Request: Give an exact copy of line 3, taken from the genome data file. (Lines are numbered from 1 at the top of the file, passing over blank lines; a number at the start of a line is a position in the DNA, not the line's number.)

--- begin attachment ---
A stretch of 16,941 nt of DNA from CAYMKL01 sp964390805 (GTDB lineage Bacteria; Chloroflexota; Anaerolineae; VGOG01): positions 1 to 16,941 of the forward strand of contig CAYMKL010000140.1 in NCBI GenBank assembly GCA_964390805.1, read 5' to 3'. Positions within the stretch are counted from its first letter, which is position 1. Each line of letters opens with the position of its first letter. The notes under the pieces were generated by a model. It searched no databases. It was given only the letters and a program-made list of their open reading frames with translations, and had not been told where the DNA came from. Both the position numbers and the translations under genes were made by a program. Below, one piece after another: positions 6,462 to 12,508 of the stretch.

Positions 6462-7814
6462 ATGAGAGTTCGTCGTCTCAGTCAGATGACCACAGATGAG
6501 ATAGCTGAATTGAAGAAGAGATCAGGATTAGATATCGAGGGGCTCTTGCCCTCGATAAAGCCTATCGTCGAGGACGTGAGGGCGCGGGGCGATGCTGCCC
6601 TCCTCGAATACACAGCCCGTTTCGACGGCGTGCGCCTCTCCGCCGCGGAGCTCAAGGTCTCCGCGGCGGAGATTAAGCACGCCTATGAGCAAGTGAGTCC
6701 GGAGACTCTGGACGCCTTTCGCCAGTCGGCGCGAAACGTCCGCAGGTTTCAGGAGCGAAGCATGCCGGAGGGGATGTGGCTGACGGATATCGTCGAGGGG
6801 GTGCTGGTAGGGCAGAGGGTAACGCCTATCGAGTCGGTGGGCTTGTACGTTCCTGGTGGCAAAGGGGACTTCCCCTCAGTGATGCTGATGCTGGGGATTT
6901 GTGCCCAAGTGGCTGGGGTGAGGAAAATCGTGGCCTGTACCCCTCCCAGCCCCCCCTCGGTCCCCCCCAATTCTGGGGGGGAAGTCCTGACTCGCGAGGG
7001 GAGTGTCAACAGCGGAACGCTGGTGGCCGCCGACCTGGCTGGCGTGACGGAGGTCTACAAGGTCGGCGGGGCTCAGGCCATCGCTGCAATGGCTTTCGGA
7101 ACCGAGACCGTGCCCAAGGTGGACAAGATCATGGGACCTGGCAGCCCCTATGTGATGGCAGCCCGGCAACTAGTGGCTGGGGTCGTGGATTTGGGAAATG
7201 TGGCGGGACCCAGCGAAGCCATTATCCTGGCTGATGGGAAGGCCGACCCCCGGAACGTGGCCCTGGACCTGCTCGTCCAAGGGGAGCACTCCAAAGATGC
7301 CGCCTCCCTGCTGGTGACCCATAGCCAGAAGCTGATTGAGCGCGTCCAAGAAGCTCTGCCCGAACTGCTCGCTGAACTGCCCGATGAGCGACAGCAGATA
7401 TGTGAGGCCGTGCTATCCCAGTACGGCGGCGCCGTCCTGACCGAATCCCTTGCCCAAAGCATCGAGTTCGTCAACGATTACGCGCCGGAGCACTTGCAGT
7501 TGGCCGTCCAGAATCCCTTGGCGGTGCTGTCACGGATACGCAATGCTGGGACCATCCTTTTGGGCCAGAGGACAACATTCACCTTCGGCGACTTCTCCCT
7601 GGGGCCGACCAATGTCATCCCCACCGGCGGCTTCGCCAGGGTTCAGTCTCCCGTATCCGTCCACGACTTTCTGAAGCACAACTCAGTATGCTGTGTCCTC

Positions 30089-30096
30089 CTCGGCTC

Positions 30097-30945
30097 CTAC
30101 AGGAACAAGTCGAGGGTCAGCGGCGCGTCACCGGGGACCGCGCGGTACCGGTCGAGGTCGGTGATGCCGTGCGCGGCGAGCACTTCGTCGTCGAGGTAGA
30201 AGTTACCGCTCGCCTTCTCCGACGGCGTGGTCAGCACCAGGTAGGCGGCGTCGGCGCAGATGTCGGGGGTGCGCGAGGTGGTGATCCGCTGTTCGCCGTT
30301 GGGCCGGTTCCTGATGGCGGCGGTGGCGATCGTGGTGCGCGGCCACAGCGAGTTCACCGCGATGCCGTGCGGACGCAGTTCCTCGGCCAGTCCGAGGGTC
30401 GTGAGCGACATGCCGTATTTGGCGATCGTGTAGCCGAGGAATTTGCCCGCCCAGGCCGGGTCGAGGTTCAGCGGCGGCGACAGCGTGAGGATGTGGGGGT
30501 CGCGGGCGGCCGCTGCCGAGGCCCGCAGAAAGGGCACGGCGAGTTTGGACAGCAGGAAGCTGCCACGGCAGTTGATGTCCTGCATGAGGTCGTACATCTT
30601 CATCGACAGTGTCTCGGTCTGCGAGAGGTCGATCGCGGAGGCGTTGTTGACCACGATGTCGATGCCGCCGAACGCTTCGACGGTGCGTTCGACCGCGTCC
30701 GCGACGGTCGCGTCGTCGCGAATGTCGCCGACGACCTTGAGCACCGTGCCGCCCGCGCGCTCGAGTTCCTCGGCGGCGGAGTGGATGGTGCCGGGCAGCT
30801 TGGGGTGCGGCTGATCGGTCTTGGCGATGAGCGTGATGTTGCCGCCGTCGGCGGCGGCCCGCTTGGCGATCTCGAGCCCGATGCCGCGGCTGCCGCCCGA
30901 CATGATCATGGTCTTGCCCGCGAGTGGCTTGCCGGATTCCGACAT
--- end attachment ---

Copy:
6462 ATGAGAGTTCGTCGTCTCAGTCAGATGACCACAGATGAG